“But I could come.”

“No, you couldn’t. There’d be too much talk about you and there’d be too much distraction and we’re very busy on a Sunday, as you know, without that.”

“I was hoping I could work until I left.”

“Not here you can’t. So be off with you now.”

Stay tuned, dear blog readers. Stay tuned.


Dear blog readers, self is trying her best to finish Silas Marner because it is getting quite ridiculous how often she feels the itch to post about this or that absolutely amazing sentence and oh BTW the last author she expected to be enthusing over in the first month of 2015 is George Eliot who has been dead quite a long time, and writes about rural England which is not exactly the most exciting territory (Colm Toibin’s Brooklyn which she hauled over all the way from Redwood City is feeling quite neglected in her suitcase, because it’s the next book on her reading list and she would hate to have hauled it all this way for nothing)

Without further ado, the sentence:

When we are treated well, we naturally begin to think that we are not altogether unmeritorious, and that it is only just we should treat ourselves well, and not mar our own good fortune.

See what she means?

Now do you see what she means?

It’s like every page is written by Ann Landers, but witty!

Oops! Sorry for drawing parallels between Ann Landers and George Eliot!

And then, one more:

Everything comes to light . . . sooner or later. When God Almighty wills it, our secrets are found out.

Back to the book.

Stay tuned.


SILAS MARNER Quote of the Day (Last Monday of January 2015)

“Well, Master Marner, it’s never too late to turn over a new leaf, and if you’ve never had no church, there’s no telling the good it’ll do you.”

Silas Marner, Everyman’s Library edition, p. 94

SILAS MARNER, a Bit Further Along




Two gentlemen/brothers, Dunsey and Godfrey — two more profligate brothers self has never met — are the engines of the locomotive that is Silas Marner.

One (Godfrey) asks the other (Dunsey) to sell a fine horse for him (Why? Dunno. Just. Because).

Dunsey, after selling the animal, decides to go chasing after the hounds. On said fine horse. He wants one last ride before turning over the horse to its new owner. And, as you know, riding such a handsome creature is akin to driving a Jaguar or a Porsche: you feel like taking risks.

The horse dies before Dunsey gets very far.


Close your eyes and stop reading if you’re squeamish.

Dunsey “staked” the horse. That is, he followed the hounds over a hedge bristling with wooden spikes, just beyond which was a deep pit.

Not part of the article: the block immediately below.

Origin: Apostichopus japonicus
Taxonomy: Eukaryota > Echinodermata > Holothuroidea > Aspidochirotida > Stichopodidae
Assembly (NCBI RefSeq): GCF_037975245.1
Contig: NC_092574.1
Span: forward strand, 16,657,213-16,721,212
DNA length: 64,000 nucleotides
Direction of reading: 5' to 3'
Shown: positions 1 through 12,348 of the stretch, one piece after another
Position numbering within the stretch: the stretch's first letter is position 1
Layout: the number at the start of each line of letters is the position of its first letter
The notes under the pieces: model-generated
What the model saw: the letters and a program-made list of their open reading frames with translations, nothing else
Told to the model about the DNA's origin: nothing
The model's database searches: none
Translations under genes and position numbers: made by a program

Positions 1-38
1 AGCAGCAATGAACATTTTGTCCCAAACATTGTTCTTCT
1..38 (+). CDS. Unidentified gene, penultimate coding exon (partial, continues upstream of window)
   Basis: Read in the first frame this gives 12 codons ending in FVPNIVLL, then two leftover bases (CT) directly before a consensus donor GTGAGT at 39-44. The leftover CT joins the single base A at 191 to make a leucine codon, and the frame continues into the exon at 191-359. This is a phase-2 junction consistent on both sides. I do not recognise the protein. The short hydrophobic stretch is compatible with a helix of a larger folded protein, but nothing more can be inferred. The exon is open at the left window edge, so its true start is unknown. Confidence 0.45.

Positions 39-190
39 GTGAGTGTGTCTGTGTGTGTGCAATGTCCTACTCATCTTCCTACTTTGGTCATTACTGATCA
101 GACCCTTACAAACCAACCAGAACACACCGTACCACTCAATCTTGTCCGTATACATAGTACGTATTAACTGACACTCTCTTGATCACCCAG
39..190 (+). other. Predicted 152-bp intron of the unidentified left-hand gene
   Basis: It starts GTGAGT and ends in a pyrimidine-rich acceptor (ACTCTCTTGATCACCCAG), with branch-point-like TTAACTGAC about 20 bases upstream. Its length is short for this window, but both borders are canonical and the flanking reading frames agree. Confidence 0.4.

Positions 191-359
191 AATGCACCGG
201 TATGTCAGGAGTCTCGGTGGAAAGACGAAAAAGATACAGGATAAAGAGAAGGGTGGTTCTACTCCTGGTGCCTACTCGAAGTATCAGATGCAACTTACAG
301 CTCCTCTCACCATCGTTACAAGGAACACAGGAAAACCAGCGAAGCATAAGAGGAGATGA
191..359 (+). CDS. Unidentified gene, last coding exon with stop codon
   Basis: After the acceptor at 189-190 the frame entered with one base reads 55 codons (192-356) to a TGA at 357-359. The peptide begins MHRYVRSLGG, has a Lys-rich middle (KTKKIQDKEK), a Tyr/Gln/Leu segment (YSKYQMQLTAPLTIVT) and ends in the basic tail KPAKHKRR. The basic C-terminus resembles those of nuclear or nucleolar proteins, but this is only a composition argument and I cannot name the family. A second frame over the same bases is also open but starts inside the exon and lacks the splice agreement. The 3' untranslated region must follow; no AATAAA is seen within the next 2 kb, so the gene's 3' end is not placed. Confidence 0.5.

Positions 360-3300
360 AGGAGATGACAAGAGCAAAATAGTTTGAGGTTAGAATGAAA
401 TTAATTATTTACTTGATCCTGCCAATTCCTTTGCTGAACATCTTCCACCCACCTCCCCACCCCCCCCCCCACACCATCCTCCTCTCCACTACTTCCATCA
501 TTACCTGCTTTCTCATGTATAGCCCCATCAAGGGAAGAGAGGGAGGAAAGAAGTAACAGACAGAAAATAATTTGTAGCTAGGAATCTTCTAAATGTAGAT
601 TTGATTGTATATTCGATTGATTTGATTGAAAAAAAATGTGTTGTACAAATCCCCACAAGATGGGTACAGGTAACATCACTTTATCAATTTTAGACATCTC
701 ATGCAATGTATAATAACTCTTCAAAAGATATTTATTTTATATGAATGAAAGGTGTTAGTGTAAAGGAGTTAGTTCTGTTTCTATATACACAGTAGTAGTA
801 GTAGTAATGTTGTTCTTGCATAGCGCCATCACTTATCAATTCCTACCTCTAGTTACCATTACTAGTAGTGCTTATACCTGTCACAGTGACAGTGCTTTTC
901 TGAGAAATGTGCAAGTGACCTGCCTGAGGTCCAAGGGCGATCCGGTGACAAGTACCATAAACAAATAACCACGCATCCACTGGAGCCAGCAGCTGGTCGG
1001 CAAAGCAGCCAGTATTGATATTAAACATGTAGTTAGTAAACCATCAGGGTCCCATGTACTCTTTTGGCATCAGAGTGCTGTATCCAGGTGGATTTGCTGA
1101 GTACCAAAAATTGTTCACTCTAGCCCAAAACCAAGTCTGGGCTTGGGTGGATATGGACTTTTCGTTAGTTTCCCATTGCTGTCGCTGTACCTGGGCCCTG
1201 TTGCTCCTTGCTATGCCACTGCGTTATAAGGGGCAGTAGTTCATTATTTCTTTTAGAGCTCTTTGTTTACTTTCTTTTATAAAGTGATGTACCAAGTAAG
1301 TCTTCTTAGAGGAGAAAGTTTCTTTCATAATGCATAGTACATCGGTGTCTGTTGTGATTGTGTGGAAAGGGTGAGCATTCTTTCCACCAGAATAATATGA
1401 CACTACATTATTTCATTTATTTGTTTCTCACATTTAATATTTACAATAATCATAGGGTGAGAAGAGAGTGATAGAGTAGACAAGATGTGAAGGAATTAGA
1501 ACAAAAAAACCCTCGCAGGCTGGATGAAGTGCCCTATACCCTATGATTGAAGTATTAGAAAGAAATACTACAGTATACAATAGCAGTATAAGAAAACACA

As Godfrey explains (with an air of breathtaking matter-of-factness), Dunsey directed the horse to “take a fool’s leap,” and the horse was “staked and killed.”

Yup, uh-huh, that’s right, her thoughts exactly.

Apparently, this is a common enough occurrence that Godfrey does not feel compelled to elaborate.

Now, hold on a minute: why construct a hedge, fill it with more sticks than a porcupine, and top it all of by putting a deep ditch right after it? It sounds absolutely barbaric.

And now self quite pales at the realization that dozens and dozens of horses were probably similarly “staked” (and George Eliot was genius for realizing the novelistic potential of such an event).


Stay tuned, dear blog readers. Stay tuned.


This Great Novel: SILAS MARNER, p. 63 (Everyman’s Library Edition)

Silas Marner, where have you been hiding all of self’s life? You’d think self would have encountered this book in high school or something.

Never mind. It’s just as well she’s encountering it for the first time at her advanced age. If it were force-fed to her in high school, she might have developed a revulsion towards all things George Eliot.

She was under the misconception she could finish this book in a week or so (Only 205 pages! If she were operating up to snuff, she’d have polished this off in a matter of days!)

Here’s her great Silas Marner sentence of the day:

Our consciousness rarely registers the beginning of a growth within us any more than without us: there have been many circulations of the sap before we detect the smallest sign of the bud.

Stay tuned, dear blog readers. Stay tuned.

« Older entries


Get every new post delivered to your Inbox.

Join 1,090 other followers